Chicago’s children are trapped in a time warp. In the year 2012, in a city where only 6 out of 10 kids graduate from high school, in the richest country in the world, local leaders shut down the schools to fight about who dissed whom first. It’s a story so familiar worldwide that it feels almost Old Testament, and it’s one that always ends badly.
Here’s my take on the situation in the Wall Street Journal.
The bottom line: there are many countries that have revolutionized their education systems. But there is no precedent for any country doing so through strikes, walk-outs or righteous indignation. Not one.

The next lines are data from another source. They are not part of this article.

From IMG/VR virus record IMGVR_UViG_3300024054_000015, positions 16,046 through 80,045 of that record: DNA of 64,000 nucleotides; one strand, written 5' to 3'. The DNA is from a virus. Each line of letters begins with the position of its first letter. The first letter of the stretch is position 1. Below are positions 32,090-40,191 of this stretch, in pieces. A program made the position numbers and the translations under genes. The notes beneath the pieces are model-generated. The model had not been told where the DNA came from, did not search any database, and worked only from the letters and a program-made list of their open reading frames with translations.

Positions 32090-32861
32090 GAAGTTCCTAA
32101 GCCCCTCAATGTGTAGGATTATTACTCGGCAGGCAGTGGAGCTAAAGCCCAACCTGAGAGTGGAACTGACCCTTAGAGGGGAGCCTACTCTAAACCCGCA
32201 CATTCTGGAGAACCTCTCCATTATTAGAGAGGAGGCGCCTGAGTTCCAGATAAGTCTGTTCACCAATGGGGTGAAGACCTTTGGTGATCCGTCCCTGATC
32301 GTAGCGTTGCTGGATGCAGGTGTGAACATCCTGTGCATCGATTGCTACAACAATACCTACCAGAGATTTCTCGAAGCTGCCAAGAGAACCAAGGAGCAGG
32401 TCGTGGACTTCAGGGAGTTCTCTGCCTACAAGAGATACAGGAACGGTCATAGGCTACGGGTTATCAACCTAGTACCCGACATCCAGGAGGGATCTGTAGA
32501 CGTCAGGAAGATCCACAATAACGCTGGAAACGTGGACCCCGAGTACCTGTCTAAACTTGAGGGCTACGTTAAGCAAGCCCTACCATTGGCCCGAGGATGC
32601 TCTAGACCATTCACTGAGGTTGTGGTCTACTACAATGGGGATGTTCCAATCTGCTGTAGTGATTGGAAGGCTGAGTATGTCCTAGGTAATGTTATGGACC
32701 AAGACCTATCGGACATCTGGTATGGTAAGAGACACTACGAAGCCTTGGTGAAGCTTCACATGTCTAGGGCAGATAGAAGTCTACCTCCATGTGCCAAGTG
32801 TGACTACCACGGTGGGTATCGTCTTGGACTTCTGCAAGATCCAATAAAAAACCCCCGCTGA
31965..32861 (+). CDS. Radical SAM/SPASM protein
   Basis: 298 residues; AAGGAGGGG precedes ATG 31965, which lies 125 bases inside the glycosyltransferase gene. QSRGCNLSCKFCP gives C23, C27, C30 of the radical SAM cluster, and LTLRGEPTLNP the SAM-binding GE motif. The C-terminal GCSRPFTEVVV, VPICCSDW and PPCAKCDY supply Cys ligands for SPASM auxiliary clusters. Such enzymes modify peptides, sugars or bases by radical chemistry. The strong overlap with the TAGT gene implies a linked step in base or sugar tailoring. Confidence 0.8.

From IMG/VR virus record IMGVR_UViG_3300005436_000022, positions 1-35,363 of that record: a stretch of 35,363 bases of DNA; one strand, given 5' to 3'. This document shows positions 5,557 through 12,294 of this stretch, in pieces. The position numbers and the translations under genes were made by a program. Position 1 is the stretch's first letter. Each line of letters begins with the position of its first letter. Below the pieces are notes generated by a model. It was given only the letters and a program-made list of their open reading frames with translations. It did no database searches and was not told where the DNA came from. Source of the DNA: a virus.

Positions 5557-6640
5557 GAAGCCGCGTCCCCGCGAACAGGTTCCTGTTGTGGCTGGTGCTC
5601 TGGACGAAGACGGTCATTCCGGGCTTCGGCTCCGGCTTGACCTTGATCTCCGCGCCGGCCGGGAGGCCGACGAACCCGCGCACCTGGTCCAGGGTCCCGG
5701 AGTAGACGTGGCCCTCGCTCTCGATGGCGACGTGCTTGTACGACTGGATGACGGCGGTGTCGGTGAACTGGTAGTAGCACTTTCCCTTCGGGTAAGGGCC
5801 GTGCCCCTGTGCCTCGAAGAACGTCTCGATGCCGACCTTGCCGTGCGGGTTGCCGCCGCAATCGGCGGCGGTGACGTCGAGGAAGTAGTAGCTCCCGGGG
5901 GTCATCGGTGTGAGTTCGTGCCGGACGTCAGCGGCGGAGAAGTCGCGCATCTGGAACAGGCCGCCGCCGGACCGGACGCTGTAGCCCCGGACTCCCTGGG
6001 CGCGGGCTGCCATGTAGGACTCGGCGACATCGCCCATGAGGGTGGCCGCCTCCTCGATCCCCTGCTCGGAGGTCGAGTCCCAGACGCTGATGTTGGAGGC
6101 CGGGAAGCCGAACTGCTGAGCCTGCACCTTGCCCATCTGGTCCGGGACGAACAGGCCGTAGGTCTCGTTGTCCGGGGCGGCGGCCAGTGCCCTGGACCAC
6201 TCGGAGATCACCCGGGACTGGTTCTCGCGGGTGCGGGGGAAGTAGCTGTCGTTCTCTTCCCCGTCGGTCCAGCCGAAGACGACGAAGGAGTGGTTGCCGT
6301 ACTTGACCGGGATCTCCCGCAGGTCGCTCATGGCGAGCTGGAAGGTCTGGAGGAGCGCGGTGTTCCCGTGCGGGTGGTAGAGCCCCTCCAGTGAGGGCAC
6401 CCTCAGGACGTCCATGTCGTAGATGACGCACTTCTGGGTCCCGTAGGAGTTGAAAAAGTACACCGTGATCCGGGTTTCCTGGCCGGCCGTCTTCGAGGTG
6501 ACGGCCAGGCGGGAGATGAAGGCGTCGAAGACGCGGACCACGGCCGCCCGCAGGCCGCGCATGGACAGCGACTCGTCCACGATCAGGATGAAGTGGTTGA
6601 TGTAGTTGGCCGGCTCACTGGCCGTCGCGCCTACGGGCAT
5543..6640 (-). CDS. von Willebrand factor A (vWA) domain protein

I wish there were. I have no sympathy for politicians who do not understand politics; I have no patience for the obfuscations coming from union leaders and their defenders in Chicago. If breaking the union would serve the interests of Chicago’s 400,000 students, this problem would be easy to fix.
But alas. “One of the clearest lessons looking around the world is that you can’t build a great system with pissed-off teachers,” says Benjamin Levin, a former deputy minister for education from Ontario, a place that has learned that lesson the hard way. “You can’t bludgeon your way to greatness.”
What happened in Chicago is about more than just Chicago. It’s about education reformers trying to backwards engineer a professional workforce—which is like trying to turn a rowboat into a space ship—and union leaders fighting to get back to a placid sea that no longer exists.